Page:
Jamaican Usain Bolt retained his Olympic 100 metres crown in spectacular style, scorching to the second-fastest time ever run at 9.63 seconds and becoming the first man to win back-to-back titles on the track.

Bolt's 9.58-second run to win the 2009 world title is the quicker run.

Tonight's brilliant display proved he had completely recovered from the hamstring problems that had given a sliver of hope to his rivals in the build-up to one of the most eagerly-anticipated races in history.

World champion Yohan Blake made it a Jamaican one-two when he won silver in 9.75 seconds and 2004 Olympic champion Justin Gatlin of the United states grabbed bronze in 9.79 as the first seven men all broke 10 seconds. Asafa Powell pulled up with a groin injury.

Blake's time was a personal best as was Gatlin's. Tyson Gay finished fourth in a season's best 9.80 seconds with fellow American Ryan Bailey fifth in an equal PB of 9.88.

But it was all about Bolt who said repeatedly that he needed back-to-back titles to cement his place among the sport greats.

Carl Lewis is the only other man to win two Olympic 100m titles and the American's second gold came only after Ben Johnson was disqualified for doping.

Bolt was slow out of the blocks on Sunday and trailed Blake, who beat him in the Jamaican trials, and Gatlin, back in the mix after serving a doping ban.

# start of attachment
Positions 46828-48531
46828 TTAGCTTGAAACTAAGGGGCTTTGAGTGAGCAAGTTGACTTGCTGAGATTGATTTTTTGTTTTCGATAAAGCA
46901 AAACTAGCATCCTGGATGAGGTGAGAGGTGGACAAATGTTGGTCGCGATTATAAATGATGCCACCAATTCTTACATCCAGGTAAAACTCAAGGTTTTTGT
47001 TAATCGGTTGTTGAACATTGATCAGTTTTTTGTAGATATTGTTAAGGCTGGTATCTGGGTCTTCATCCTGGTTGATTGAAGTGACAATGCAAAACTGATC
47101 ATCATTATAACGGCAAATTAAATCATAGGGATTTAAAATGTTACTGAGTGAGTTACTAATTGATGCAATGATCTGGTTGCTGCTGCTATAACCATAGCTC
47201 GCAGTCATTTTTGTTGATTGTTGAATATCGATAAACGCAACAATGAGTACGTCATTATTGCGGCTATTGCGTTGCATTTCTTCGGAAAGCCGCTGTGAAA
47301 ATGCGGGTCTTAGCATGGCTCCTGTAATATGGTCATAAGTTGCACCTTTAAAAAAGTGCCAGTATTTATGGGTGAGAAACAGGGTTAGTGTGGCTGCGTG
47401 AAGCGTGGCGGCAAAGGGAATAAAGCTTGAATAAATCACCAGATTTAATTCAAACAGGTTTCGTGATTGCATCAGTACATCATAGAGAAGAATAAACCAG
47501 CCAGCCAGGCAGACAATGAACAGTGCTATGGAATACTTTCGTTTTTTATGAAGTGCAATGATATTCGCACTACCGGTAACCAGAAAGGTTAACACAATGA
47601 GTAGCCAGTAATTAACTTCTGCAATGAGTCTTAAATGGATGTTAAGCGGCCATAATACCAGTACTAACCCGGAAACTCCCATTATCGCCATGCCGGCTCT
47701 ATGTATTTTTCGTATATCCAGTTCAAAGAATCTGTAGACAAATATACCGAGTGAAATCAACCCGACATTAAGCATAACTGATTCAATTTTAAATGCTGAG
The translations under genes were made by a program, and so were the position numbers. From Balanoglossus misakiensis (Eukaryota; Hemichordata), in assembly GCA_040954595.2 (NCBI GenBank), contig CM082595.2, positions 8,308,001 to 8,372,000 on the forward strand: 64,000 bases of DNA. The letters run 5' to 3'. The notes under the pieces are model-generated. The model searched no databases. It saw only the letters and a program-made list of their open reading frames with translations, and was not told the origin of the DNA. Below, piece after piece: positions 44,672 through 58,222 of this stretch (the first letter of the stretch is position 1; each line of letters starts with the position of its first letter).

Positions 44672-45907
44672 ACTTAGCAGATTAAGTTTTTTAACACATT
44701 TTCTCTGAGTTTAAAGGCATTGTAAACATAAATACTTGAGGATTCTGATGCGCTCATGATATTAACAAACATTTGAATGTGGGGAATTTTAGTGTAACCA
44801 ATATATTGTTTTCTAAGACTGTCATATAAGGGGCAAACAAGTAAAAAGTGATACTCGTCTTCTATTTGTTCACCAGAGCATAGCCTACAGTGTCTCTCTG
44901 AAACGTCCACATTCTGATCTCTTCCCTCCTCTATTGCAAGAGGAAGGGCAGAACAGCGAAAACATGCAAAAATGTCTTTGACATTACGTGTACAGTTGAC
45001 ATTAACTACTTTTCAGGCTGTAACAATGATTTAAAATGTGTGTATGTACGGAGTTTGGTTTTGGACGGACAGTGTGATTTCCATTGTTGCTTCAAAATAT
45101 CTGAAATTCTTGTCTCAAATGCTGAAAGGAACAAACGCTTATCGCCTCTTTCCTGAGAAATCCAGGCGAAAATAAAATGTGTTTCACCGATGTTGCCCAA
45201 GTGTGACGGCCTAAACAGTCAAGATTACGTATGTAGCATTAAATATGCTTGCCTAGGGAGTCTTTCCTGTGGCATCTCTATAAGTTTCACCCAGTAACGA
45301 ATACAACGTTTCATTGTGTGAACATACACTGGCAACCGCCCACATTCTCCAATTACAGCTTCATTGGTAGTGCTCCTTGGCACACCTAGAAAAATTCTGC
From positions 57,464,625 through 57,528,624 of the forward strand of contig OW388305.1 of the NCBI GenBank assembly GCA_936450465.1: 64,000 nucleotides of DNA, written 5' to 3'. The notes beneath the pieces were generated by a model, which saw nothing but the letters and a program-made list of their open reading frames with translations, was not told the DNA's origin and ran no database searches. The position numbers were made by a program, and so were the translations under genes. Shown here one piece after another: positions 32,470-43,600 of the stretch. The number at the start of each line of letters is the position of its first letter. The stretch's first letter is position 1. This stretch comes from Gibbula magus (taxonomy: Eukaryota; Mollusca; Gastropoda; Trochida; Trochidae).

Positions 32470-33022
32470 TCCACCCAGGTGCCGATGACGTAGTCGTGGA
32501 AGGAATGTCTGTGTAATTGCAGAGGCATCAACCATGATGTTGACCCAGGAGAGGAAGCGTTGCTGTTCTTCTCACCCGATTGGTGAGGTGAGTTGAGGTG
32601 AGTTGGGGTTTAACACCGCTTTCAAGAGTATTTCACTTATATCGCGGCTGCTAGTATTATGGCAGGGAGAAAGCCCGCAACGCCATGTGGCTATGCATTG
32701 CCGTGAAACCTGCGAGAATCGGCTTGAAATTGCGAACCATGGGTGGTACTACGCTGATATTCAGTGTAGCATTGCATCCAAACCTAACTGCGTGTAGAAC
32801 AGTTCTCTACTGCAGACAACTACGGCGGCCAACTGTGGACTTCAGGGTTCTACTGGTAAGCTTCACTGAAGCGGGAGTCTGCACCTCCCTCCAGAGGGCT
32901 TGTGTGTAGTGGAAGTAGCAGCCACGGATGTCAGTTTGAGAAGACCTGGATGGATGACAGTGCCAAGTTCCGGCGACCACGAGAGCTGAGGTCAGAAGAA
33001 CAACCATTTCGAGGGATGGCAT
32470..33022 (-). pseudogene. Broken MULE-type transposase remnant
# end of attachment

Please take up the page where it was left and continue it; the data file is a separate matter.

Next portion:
However, his massive stride reeled them in and he roared through the line, barely easing his speed as he tore round the bend to soak up the adulation of the delirious crowd.

"When I went out in the first run, I felt I can do this" - Usain Bolt 

"I was slightly worried about my start, I didn't want to false start again. So I think I sat in the blocks a little bit, I don't think it was the best reaction in the world, but I executed and that was the key.

"Remember I told you my coach said 'stop worrying about your start', the best of your race is at the end, that's where you rule. So I stopped worrying about the start and I executed, so it worked."

Bolt, who was disqualified from last year's world championship final for a false start, will now bid to complete an unprecedented double-double by retaining his 200 metres title and will also seek a sixth sprint gold in the 4x100 metres relay.

"Usain knows what it takes, he is a world beater and he is the fastest man in the world," said Blake. "But I got a medal in my first Olympic games and a lot of that is down to Usain and our coach."

Jamaican Shelly-Ann Fraser-Pryce also retained her women's title to give her country a flying start in their sprint showdown with the United States.